Clinical Impressions and Psychosocial Information: Symptoms have improved significantly. The client is more open and interacts with close family members easily. The client is jovial, and the anxiety has reduced. She has also demonstrated improved social cues and a wider emotional expression. Patient has further formed new relationships and is eager to resume work.

Safety and Clinical Emergency: Patient has not experienced any safety issues or clinical emergencies and has not used other medication besides the one prescribed at the hospital.

Medications: Based on the signed consent, the patient uses the following medications

  • Latuda 20mg1 tablet PO q HS x 7 days, then 2 tablets q HS x14 days for mood stabilization.
  • Lexapro 20 mg 1 tablet PO QD x 7 days, then ½ tablet QD x 7 days for depressive symptoms.

Treatment Compliance: Client shows medication adherence with regards to dosage and time of intake. She also attends all her counselling sessions.

Clinical Consultations and Collaboration: Client has maintained clinical consultations which are beneficial to her health. She contacts the physicians and counsellor when she has a question. Client adheres to the therapist’s recommendations such as ways to overcome anxiety and on behavioural management.

Referrals: Referral to a dietician for developing a meal plan for the weight issue. The referral is centred on the client’s slow response to behavioural management and changes.

Termination Issues: No termination issues reported such as loss of insurance.

Consent Issues: Patient consents to the medication and therapy. No reported issues.

Abuse: No child abuse or adult abuse reported.

Clinical Judgement by the Therapist: Therapist demonstrates good clinical judgement as reflected on the referral and recommendations on ways to address the mood-related challenges and weight issues.

Part II: Privileged Psychotherapy Note

According to the Health Insurance Privacy and Portability Act (HIPAA), psychotherapy notes document or analyze the conversation contents in a counselling session for an individual, family, or group. They are separated from the rest of the patient’s medical records thus should not include medication monitoring, frequency and modalities of the treatment, and clinical tests results (Wheeler, 2014). For this patient, the psychotherapy note will include the following four items.

Observations: This will entail the overall perception of the patient from the therapy sessions. Also included are unique details that may be of importance in enhancing the individual recovery (Wertheimer, 2016). Observations during the therapy sessions include the patient’s moods and anxiety and perceptions towards the sessions. These observations would be essential in developing a profound treatment plan.

Hypotheses: These are proposed explanations or suppositions towards the patient’s health. The hypotheses will also be based on the patient’s symptoms where the explanations regarding the individual’s condition will be informed by evidence and literature.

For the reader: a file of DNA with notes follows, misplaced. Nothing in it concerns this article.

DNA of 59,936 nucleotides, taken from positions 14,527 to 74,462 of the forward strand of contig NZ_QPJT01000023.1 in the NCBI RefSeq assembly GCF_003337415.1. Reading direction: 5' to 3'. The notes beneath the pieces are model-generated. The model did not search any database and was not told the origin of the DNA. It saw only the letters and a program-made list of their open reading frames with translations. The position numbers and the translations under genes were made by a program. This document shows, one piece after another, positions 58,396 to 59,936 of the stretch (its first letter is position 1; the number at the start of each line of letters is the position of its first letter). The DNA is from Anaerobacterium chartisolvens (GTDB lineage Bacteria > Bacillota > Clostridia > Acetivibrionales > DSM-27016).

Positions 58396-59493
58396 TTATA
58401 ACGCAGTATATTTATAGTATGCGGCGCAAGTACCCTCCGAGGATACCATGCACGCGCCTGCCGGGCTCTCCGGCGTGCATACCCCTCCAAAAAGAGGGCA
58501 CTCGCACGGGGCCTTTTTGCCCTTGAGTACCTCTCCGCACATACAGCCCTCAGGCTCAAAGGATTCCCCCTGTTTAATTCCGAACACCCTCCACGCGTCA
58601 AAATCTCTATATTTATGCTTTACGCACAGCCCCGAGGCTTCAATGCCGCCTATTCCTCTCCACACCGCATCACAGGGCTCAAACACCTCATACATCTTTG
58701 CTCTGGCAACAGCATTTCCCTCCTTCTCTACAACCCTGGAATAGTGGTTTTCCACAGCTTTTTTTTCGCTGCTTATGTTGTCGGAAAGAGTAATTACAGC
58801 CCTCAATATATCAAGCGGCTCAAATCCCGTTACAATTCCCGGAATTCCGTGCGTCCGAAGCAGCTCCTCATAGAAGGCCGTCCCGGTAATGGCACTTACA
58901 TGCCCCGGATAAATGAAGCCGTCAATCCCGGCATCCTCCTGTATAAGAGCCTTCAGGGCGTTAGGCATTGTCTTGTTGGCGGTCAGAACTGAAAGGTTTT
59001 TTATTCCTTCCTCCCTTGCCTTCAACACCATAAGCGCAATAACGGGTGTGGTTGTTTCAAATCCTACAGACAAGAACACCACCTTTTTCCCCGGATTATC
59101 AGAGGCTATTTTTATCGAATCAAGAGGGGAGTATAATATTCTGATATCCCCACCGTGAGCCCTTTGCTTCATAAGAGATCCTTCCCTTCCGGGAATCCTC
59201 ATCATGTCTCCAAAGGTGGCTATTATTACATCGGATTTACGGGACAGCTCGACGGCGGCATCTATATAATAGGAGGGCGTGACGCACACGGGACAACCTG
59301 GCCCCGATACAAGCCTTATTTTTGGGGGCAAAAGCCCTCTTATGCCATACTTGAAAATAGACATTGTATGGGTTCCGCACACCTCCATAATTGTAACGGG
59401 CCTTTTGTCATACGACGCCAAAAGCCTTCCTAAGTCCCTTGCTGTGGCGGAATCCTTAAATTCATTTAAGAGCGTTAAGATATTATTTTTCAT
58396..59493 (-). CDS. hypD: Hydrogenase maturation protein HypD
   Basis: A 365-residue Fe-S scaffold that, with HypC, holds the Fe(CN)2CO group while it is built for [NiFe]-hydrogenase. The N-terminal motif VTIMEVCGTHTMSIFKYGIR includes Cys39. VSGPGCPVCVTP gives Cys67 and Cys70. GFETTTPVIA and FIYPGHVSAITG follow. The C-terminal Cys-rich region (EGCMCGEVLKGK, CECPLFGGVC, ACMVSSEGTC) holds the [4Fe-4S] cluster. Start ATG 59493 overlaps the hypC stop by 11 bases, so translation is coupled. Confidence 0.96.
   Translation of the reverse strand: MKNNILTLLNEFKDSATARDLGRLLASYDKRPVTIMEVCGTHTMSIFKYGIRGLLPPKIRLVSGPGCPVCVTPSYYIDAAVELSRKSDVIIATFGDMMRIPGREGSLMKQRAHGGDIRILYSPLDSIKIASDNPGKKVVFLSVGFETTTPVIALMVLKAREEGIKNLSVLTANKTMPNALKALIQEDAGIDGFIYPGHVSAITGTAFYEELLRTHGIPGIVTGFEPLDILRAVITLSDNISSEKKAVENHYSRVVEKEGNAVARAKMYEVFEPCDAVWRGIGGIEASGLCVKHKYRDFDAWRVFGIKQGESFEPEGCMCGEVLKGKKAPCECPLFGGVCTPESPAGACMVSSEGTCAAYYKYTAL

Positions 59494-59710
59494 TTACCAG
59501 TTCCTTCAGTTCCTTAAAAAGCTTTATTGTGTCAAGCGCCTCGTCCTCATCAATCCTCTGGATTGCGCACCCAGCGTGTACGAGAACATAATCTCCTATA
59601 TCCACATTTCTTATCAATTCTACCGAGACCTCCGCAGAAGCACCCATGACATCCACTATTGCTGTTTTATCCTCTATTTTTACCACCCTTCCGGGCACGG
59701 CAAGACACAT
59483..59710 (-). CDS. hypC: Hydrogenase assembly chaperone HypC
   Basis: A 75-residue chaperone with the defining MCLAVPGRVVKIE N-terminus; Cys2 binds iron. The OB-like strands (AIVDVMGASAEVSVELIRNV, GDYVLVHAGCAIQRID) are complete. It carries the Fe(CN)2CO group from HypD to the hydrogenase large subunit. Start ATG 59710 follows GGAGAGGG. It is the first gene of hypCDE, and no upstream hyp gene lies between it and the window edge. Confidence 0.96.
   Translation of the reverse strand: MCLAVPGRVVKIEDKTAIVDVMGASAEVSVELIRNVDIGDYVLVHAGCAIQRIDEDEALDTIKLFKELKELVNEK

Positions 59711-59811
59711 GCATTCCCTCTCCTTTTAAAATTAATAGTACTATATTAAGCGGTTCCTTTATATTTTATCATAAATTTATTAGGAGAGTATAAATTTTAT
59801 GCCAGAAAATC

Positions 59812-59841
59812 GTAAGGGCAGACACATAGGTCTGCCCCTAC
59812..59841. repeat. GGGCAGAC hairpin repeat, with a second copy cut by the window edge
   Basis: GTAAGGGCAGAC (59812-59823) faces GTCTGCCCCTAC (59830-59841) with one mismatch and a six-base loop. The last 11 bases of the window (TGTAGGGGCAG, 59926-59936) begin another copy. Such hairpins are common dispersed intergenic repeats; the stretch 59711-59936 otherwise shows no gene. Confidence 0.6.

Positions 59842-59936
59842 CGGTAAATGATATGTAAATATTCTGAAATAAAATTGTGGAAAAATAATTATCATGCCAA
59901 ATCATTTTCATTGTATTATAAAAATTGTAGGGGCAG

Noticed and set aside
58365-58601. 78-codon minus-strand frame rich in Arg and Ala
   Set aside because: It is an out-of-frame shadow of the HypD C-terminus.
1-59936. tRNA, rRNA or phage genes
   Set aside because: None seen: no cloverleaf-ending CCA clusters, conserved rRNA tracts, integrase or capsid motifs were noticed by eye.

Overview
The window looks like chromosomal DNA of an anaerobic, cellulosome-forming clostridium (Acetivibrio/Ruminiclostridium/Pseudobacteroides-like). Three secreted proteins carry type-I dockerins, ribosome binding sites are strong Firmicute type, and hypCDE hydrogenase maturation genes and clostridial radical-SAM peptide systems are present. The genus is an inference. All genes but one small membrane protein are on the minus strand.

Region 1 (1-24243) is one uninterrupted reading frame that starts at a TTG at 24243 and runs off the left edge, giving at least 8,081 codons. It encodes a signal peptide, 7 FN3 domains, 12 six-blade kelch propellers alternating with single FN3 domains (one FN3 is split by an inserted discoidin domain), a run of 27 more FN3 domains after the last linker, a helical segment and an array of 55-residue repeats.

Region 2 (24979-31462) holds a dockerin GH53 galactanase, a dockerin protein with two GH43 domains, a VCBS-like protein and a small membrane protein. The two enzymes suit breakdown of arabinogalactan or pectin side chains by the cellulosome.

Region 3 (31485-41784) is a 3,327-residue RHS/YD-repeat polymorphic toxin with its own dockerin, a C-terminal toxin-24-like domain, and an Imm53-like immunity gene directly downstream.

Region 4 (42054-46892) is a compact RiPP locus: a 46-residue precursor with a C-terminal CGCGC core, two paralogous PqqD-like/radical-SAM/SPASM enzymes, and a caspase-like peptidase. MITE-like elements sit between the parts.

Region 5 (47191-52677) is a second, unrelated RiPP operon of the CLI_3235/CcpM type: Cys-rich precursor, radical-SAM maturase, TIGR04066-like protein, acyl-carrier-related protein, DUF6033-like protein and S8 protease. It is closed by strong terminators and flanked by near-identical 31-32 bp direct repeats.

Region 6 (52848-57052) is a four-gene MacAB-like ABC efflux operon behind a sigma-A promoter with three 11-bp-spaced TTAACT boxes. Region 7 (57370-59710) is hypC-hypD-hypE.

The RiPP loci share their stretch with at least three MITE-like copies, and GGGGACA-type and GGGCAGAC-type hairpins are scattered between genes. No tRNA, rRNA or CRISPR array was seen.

Questions for the patient: These will involve the specific questions that will be used in the therapy sessions. Examples for this patient will include the level of mood swings after taking the treatment any new feelings including irritability, and sadness. Also included in the questions are a recurrence of dysphoric moods and suicidal ideation episodes. 

Feelings and thoughts regarding the therapy: These are perceptions related to the therapy sessions and patient’s progress. Information under this category will include the reduction of symptoms and mood changes. Also, the hypotheses will be connected with the information provided by the patient during the sessions.

The above items should not be included in the progress note which is a recommendation by HIPAA. Also, this information is for the therapist and should not be shared based on its sensitivity. According to the privacy rule by HIPAA, psychotherapy notes should not be disclosed.

My preceptor uses privileged notes and includes details about my progress and achievements. She also includes specific questions, observations, and unique feelings and perceptions regarding my understanding and progress. This allows for developing the next milestones and establishing areas of improvement. 


Wertheimer, M. (2016). Remember to Keep Psychotherapy        Notes Separates from Patient’s Medical Records. https://psychnews.psychiatryonline.org/doi/full/10.1176/appi.pn.2016.10a19

Wheeler, K. (Ed.). (2014). Psychotherapy for the advanced practice psychiatric nurse: A how-to guide for evidence-based practice (2nd ed.). New York, NY: Springer Publishing Company.  Chapter 5, “Supportive and Psychodynamic Psychotherapy” (pp. 238–242), Chapter 9, “Interpersonal Psychotherapy” (pp. 347–368)














Appendix A:

Communication Plan for an Inpatient Unit to Evaluate the Impact of Transformational Leadership Style Compared to Other Leader Styles such as Bureaucratic and Laissez-Faire Leadership in Nurse Engagement, Retention, and Team Member Satisfaction Over the Course of One Year